The Green Flag Award is an international symbol of excellence in environmental education and practice. We salute the actions of the students, staff and parents at Green Flag schools as they work to improve their communities.


Forest Heights Academy

Introduced a water catchment system to assist with watering their native plant garden and has installed a reverse osmosis system to supply drinking water to reduce disposable plastic bottle use. These Junior Junkanoo champions use recycled material for their costumes and art projects. They have also reduced can and styrofoam use on campus and plan to become a distributor for biodegradable products on Abaco.

Hope Town Primary School

Uses environmentally-friendly hand wash which is safer for students and better for the environment. They use grey water from the wash basins to maintain their ‘Give Back Garden’.   The installation of low-flow water faucets and float valves for the toilets reduces water consumption.  The introduction of the Cans for Kids recycling programme and undertaking projects to reduce energy consumption all help to reduce the school’s environmental footprint.

Man-O-War Primary School

Has worked towards creating an eco-friendly school environment by educating the community about the native and invasive species on their island.

Every Child Counts

Maintains a litter-free campus and has exceeded their energy reduction goal by more than 20%.  This school impacts the community by re-using soap shavings, paper and wood to create and sell functional items and artwork, promoting the use of biodegradable utensils to restaurants, and by supporting healthy lifestyles, including the use of fresh herbs and vegetables from the garden.


Deep Creek Middle School

Made history in 2010 as the first Green-Flag recipient for The Bahamas. They continue to demonstrate commitment to sustainable living by acting to reduce waste. For this school, limiting the use of disposable products and recycling have become the new normal.  This school places emphasis on sharing lessons learned and environmental best practices. Their students have hosted a variety of green activities for the local community and visiting groups.


Bishop Michael Eldon School

Launched a community awareness campaign which resulted in the promotion of Eco-Schools in local news media. It is committed to ensuring that the campus is litter-free, has conducted a plant inventory and is removing invasive species. This school has Implemented best practices learned from The Island School, including the construction of an aquaponics system.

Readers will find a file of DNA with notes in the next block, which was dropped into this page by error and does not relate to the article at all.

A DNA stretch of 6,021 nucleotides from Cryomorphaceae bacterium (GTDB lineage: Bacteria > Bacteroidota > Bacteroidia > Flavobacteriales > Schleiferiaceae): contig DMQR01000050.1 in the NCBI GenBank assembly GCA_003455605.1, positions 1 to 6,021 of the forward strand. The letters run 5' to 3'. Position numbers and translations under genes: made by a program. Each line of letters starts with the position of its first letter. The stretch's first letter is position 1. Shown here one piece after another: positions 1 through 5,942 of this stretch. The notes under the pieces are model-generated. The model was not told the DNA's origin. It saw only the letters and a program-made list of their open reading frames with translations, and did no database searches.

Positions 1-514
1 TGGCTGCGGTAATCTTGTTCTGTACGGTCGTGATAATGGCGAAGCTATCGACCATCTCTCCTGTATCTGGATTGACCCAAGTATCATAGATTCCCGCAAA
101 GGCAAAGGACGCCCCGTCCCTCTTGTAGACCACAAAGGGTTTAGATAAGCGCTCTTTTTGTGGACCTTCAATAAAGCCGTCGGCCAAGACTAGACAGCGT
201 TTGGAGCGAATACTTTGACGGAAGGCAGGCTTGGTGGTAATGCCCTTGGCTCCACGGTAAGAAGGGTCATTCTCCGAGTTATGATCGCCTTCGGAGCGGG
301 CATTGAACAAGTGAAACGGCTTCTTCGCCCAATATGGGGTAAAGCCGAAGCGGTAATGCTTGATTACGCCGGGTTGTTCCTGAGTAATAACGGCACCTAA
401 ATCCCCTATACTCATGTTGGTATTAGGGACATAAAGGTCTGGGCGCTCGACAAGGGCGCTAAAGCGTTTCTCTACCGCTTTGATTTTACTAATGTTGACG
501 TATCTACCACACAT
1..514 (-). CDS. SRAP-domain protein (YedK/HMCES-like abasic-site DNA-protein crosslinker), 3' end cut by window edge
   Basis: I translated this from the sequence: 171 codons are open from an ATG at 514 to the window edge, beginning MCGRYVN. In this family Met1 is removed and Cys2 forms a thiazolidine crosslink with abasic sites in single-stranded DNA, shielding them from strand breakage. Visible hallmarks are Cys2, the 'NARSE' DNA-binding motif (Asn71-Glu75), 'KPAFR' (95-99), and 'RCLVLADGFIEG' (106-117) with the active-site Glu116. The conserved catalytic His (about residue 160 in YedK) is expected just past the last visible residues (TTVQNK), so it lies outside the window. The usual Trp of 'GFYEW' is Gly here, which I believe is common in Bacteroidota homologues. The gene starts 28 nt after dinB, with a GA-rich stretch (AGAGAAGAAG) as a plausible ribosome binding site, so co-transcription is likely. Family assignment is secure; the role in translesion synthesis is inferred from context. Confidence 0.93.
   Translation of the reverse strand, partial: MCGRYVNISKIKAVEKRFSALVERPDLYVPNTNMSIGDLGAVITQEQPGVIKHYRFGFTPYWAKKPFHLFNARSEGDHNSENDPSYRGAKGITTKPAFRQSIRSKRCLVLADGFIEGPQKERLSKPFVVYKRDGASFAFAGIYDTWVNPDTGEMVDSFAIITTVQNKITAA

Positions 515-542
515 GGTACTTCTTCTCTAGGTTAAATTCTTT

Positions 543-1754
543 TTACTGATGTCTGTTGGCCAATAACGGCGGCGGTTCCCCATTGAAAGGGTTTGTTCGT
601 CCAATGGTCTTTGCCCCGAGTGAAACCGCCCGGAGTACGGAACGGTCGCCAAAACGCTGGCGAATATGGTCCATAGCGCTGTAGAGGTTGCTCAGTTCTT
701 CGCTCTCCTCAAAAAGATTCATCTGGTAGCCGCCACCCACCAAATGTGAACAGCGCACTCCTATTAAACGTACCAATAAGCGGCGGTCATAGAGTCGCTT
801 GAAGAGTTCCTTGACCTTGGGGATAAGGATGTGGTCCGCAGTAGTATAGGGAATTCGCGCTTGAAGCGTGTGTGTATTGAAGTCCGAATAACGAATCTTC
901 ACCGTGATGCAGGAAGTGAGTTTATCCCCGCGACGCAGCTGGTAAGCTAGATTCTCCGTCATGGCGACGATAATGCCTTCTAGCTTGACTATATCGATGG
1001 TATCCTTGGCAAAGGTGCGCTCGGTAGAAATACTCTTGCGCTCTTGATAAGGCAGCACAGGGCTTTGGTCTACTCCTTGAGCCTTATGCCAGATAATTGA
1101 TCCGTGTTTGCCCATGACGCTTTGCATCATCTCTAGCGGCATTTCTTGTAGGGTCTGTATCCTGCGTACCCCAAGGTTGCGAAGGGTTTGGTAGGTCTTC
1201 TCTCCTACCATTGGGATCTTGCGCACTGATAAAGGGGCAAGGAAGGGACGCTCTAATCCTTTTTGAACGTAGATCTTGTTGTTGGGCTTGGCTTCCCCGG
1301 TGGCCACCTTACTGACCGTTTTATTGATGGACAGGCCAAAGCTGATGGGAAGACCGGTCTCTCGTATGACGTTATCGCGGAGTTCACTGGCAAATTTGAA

Lyford Cay International School

Has created a biodiversity map of plant life on campus, and maintains a school vegetable garden which generates income to support other eco-initiatives. These include, a monthly carpool, walk or bike-to-school day, reuse of waste products, reduction in the use disposable plastic water bottles and cups, use of biodegradable cleaning products, encouraging the use of outdoor classroom space and promotion of environmental awareness in the wider school community.


St. Andrew’s International School uses

Renewable energy and engages the wider community through its recycling programme and Eco-expo. They have purchased student lockers made from recycled materials, reduced the use of single-use plastics such as straws in the cafeteria and use a rainwater catchment system as part of a water conservation strategy.

Temple Christian School

Has exceeded its goals for the reclaimed wood bench construction project, can recycling and energy-savings initiatives.  Teachers have actively incorporated Eco-Schools topics into the curriculum through the mathematics bird house project, Spanish class skit, bush medicine research project and rake n’ scrape Eco-code song. Administration, teachers, students and parents, are working together, especially during the ‘team up to clean up’ event.